- Moritz Spegele: Chronicle of the city of Nikolsburg. Compiled from Wolny, Schwoy and other sources. 2nd Edition. Bezdieka, Nikolsburg 1880.
- Wilhelm Szegeda: District studies of the Nikolsburg school district including the cities of Břeclav and Hodonín as an auxiliary and reading book in local history lessons. Teachers' Association Pohrlitz, Brno 1935, p. 27 f.
- Hugo Triesel: Nikolsburg Memories. In: Journal of the German Association for the History of Moravia and Silesia. Vol. 37, No. 4, 1935, , pp. 121-140.
- Andreas JF Zieglschmid (ed.): The oldest chronicle of the Hutterite brothers. A language monument from the early New High German period. Cayuga Press, Ithaca, NY 1943.
- Official website of the city (cz, en, dt)
- Nikolsburg in "Old postcard motifs of the South Moravian communities"
- History of the city (cz)
- History of the Jews in Nikolsburg
- Digitized contemporary documents in the Austrian National Library from the time of the former Danube Monarchy: Deutsches Südmähreblatt 1904-1906, 1909-1914.
- Cultural database of displaced persons
- Nikolsburg - history and sights (PDF)
- Český statistický úřad - The population of the Czech municipalities as of January 1, 2019 (PDF; 7.4 MiB)
- Leopold Kleindienst: The forms of settlement, rural building and material culture in South Moravia. 1989, p. 9.
- Hans Zuckriegl: Dictionary of the South Moravian dialects . Their use in speech, song and writing. Self-published. 1999.
- Reiner Elsinger: 750 years of Nikolsburg.
- Anton Kreuzer: History of South Moravia Volume 1. P. 62. Publishing house of the South Moravia Landscape Council Geislingen / Steige. 1997. ISBN 3-927498-20-3 .
- Gregor Wolny : The Anabaptists in Moravia, Vienna 1850.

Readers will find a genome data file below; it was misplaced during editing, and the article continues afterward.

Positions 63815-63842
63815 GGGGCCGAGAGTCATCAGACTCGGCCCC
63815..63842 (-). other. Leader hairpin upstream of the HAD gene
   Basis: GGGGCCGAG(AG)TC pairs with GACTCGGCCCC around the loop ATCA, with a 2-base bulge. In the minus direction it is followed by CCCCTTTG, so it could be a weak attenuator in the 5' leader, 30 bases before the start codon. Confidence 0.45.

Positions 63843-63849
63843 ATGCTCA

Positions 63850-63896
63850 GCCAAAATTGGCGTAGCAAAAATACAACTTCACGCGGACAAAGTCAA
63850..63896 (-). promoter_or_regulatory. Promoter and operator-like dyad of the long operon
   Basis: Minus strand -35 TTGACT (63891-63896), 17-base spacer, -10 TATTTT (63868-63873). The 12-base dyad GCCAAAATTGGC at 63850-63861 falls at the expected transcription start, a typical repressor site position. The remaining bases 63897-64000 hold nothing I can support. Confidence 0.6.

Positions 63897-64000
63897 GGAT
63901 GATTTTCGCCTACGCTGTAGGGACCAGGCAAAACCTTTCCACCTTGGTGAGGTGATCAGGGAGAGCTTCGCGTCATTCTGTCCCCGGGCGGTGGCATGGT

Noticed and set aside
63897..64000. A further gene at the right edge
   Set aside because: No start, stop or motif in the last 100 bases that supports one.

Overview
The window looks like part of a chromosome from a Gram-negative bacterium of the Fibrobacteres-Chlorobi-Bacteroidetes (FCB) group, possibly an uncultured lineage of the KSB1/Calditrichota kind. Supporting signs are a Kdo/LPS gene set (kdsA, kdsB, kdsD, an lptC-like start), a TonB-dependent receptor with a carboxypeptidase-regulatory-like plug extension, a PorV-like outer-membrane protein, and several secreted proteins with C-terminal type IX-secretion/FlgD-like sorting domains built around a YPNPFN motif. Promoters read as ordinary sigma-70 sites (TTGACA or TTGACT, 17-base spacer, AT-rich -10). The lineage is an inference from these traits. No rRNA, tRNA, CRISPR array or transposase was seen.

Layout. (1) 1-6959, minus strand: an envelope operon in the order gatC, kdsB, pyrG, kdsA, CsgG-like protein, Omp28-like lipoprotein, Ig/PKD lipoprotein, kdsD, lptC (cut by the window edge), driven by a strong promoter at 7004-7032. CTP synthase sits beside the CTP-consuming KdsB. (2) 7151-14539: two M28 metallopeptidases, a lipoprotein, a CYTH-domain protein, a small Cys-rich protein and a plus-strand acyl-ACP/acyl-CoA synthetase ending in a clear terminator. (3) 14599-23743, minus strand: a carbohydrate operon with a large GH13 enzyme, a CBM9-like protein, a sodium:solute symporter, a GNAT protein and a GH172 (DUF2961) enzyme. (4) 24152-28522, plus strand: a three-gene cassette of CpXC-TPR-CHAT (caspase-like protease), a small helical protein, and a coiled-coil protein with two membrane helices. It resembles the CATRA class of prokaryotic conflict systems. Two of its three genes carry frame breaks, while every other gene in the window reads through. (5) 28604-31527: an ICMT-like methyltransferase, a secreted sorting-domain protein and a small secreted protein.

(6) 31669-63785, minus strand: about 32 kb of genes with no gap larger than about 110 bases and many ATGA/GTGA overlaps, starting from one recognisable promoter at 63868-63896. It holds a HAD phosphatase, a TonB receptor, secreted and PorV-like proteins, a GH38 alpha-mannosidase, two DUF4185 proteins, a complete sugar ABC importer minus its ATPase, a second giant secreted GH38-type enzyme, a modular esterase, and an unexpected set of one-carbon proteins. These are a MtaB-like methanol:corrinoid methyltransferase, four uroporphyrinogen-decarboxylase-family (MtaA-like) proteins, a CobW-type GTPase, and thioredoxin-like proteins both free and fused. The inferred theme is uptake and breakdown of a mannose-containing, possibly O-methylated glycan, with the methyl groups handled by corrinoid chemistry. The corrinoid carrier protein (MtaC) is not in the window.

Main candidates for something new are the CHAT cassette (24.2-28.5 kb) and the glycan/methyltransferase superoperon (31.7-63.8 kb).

- Peter Hoover: Baptism of Fire. The radical life of the Anabaptists - a provocation , Down to Earth, Berlin 2006, ISBN 978-3-935992-23-7 , pp. 20-25 and pp. 161-185
- Reiner Elsinger: Heimatbuch Nikolsburg
- "Municipalities", "Nikolsburg"
- Alfred Schickel, Gerald Frodl: History of South Moravia. Volume III. Maurer, Geislingen / Steige 2001, ISBN 3-927498-27-0 , Nikolsburg pp. 34, 181, 206-208, 210, 212, 217-218, 220-231, 233-237, 241, 243-247, 249 -253, 255-258, 265, 406-409, 411, 414, 417, 421-423, 427, 431-432, 491, 508, 526, 532, 542, 550, 552, 573-575, 577.
- Archive Mikulov, Odsun Němců - transport odeslaný dne 20. května, 1946th
- Ludislava Šuláková, translated by Wilhelm Jun: The problem of the deportation of Germans in the files of the Municipal People's Committee (MNV) and the District People's Committee (ONV) Nikolsburg: Südmährisches Jahrbuch 2001 p. 45f,
- Contemporary witness documentations: Wilhelm Turnwald: Documents on the expulsion of the Sudeten Germans. Special print: Europa-Buchhandlung, Munich, 1951, Nikolsburg p. 376.
- Federal Ministry for Expellees, Refugees and War Victims (Ed.): The expulsion of the German population from Czechoslovakia. Weltbild Verlag, 1994, ISBN 3-89350-560-1 . Vol. 1: 6,10,13,25, Vol. 2: 16,438,454,488,496f, 788
- Ludislava Šuláková, translated by Wilhelm Jun: The problem of the deportation of Germans in the files of the Municipal People's Committee (MNV) and the District People's Committee (ONV) Nikolsburg: Südmährisches Jahrbuch 2001 , , p. 45f.
- Acta Publica Online search in the historical registers of the Moravian Provincial Archives Brno (cz, dt). Retrieved April 2, 2011.
- Correction and addition by Reiner Elsinger on July 6, 2009
- Johann Zabel: Church guide for South Moravia. 1941, Vicariate General Nikolsburg, Nikolsburg p. 33f.